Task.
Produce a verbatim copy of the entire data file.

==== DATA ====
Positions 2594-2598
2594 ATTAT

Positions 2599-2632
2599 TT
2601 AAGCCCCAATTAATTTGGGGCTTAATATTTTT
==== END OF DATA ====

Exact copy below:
Positions 2594-2598
2594 ATTAT

Positions 2599-2632
2599 TT
2601 AAGCCCCAATTAATTTGGGGCTTAATATTTTT